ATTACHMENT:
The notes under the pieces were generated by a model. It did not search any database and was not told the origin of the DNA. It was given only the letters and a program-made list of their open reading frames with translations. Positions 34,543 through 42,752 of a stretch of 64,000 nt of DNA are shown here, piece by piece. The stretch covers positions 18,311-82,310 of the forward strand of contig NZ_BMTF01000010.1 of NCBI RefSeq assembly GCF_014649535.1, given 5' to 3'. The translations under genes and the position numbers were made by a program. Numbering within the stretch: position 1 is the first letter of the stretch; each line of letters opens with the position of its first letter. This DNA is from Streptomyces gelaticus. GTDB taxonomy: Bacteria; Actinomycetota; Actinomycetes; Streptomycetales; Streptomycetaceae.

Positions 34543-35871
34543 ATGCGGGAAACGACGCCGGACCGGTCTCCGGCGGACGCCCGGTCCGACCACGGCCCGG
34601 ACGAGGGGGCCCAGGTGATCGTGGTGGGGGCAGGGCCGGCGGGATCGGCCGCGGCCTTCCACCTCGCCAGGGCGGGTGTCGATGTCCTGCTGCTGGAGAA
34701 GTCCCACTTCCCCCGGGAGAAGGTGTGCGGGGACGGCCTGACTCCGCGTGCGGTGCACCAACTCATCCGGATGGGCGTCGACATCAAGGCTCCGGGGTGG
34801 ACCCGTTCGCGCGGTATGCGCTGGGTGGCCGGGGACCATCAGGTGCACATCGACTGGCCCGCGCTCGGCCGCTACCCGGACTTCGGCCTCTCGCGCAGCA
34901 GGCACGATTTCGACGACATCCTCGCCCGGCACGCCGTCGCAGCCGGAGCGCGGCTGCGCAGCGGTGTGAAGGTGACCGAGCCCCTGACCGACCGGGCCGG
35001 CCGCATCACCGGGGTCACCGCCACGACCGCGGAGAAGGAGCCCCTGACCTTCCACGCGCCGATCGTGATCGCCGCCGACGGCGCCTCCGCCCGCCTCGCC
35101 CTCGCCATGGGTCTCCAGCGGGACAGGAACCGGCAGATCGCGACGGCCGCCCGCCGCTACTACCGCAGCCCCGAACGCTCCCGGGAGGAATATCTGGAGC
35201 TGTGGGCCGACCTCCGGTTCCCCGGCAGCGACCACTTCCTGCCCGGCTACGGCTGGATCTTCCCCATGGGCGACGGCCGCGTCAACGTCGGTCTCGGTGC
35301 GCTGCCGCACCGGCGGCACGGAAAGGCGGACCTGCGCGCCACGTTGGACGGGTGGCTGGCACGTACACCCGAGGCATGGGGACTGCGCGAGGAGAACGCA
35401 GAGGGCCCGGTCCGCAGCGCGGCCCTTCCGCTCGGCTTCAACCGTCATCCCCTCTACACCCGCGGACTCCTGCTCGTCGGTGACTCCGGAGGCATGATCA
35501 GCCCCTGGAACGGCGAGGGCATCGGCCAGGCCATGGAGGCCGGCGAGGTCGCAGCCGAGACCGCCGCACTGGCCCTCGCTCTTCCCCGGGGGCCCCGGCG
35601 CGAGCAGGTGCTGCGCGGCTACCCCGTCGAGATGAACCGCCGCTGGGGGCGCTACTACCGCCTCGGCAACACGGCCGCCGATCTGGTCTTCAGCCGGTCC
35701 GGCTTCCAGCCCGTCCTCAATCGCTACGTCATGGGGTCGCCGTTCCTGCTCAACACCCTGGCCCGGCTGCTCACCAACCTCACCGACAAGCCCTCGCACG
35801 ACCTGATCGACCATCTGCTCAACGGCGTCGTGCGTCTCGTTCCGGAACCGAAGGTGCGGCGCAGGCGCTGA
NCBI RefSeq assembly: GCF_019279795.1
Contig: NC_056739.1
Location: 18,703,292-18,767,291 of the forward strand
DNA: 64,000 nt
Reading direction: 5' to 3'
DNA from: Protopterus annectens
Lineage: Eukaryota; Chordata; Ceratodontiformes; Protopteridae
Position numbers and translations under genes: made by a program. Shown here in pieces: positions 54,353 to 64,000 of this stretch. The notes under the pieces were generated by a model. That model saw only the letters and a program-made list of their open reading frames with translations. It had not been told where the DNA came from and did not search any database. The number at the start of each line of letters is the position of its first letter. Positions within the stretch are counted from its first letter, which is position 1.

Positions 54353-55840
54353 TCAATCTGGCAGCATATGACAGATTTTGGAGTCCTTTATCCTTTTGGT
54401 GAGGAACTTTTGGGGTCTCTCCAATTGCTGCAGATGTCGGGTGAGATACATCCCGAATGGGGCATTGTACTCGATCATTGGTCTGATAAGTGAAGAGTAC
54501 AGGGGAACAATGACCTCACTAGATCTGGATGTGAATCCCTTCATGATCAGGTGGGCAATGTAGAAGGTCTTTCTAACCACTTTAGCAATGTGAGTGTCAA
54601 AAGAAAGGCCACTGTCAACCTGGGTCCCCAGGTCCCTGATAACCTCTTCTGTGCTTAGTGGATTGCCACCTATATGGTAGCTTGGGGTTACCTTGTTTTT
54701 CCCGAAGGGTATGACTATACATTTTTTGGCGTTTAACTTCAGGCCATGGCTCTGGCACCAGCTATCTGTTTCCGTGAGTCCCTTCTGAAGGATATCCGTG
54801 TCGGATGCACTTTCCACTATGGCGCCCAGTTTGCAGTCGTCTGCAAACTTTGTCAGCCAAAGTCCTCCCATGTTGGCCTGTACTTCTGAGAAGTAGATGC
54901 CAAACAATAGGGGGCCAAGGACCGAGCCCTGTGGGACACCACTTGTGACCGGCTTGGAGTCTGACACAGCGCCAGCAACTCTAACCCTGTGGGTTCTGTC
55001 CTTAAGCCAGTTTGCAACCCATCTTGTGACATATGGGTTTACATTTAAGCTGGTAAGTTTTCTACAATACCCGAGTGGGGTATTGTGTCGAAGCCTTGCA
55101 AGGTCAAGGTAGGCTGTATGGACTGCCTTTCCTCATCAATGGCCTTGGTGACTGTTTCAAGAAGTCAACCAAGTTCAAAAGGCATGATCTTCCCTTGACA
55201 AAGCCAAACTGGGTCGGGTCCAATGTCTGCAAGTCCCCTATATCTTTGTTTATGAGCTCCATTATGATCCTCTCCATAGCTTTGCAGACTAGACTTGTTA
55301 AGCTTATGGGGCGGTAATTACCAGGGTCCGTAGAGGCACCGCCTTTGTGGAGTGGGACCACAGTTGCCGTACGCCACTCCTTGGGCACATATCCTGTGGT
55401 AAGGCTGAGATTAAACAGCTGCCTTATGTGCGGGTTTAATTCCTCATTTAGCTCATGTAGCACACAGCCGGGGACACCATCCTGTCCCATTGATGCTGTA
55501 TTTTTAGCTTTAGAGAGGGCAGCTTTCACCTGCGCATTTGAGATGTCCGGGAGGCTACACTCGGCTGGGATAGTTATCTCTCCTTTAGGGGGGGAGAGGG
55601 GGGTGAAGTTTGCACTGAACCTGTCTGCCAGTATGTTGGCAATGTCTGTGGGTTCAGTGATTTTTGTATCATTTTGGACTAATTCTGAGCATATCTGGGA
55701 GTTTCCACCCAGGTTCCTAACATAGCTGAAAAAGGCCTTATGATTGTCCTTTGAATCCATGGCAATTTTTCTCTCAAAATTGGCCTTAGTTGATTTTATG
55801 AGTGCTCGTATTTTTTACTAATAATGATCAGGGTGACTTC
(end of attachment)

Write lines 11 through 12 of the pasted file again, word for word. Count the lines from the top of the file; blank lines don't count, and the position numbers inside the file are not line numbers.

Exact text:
35301 GCTGCCGCACCGGCGGCACGGAAAGGCGGACCTGCGCGCCACGTTGGACGGGTGGCTGGCACGTACACCCGAGGCATGGGGACTGCGCGAGGAGAACGCA
35401 GAGGGCCCGGTCCGCAGCGCGGCCCTTCCGCTCGGCTTCAACCGTCATCCCCTCTACACCCGCGGACTCCTGCTCGTCGGTGACTCCGGAGGCATGATCA